By Andy Bruce and William Schomberg
LONDON (Reuters) - Britain's economy picked up a bit of speed in May after slowing in early 2018, according to official figures that will give the Bank of England more confidence about raising interest rates next month for only the second time in over a decade.
A new monthly reading of gross domestic product showed the world's fifth-biggest economy grew by 0.3 percent in May from April, the strongest performance since November and up from growth of 0.2 percent a month earlier.
The figure was in line with the forecast in a Reuters poll of economists, but sterling fell. Growth came mostly from the dominant services sector while factory output disappointed, the Office for National Statistics said.
The good weather that helped spending in May continued into June and July, promising a pickup in growth. A British Retail Consortium survey earlier on Tuesday also showed a boost to sales from the soccer World Cup.
"Whether this pace of growth is sustainable, once the good weather and World Cup end, is another question," Martins said.
Governor Mark Carney and other BoE officials opted not to raise rates in May because of the winter slowdown and decided to wait to be sure cold weather was to blame, not broader problems ahead of Britain's exit from the European Union next year.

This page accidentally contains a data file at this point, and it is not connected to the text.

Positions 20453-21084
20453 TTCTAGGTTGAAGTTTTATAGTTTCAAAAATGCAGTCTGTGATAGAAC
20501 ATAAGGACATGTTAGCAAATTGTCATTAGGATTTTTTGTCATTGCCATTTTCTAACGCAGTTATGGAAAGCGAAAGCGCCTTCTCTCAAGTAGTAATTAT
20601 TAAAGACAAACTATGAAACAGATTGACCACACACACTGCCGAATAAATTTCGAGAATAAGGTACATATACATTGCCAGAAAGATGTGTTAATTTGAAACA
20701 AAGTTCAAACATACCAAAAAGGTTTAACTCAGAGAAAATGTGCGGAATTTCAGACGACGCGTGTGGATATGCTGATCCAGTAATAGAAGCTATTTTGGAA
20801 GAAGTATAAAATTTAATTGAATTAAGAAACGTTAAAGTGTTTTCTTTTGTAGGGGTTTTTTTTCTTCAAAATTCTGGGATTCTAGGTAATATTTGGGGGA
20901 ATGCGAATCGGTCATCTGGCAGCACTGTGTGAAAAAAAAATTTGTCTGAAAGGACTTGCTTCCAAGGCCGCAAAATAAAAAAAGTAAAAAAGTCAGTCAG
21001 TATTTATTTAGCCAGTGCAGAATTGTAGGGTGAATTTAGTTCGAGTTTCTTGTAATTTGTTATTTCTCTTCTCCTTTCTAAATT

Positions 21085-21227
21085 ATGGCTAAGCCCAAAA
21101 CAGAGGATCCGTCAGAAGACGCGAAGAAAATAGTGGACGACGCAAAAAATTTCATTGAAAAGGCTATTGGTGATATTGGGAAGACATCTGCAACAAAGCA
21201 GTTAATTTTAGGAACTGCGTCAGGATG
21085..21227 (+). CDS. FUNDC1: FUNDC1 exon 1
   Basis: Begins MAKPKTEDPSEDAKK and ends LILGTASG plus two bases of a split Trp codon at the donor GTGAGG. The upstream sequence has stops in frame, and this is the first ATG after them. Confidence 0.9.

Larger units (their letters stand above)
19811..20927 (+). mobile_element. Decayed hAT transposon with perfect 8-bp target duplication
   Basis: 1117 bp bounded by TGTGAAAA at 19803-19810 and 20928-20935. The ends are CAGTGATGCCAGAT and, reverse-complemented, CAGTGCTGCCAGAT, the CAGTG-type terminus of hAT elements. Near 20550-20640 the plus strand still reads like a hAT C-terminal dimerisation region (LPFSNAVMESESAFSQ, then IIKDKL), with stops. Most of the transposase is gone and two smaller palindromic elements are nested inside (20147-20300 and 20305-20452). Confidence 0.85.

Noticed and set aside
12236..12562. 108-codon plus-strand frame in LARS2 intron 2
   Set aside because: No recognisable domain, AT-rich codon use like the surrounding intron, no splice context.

However, Prime Minister Theresa May's attempts to keep a grip on the ruling Conservative Party, which is deeply split over Brexit, could yet affect confidence among employers, a potential new hurdle for the BoE.
In the three months to May, Britain's economy grew by 0.2 percent after stagnating in the three months to April and was 1.5 percent bigger than in May last year, the ONS said.
Bolstering hopes of momentum returning to the economy, GDP looks set to grow by 0.4 percent and 0.5 percent in the second and third quarters, the National Institute of Economic and Social Research, a think tank, said.
The BoE is expected to raise rates by 25 basis points to 0.75 percent on Aug. 2, according to a Reuters poll of economists. It raised rates in November for the first time since before the financial crisis and has signalled it will raise them gradually over the next three years.
Britain's services industry grew 0.3 percent month-on-month in May, slowing from an upwardly revised 0.4 percent in April.
Over the three months to May, growth in services -- which makes up 80 percent of economic output -- picked up speed to 0.4 percent from 0.2 percent.
Manufacturing growth also disappointed, rising only 0.4 percent on the month -- less than half the growth rate expected in the Reuters poll.
May capped the weakest three months for British factories since December 2012.
There was better news from construction, which had struggled in the bad weather of early 2018. Output jumped 2.9 percent in May, far exceeding expectations and marking the first growth in the sector since December.
Separate data showed Britain's deficit in goods trade during May was broadly unchanged from April at 12.362 billion pounds ($16.37 billion).
($1 = 0.7549 pounds)
(Editing by Larry King)
(This story has not been edited by Business Standard staff and is auto-generated from a syndicated feed.)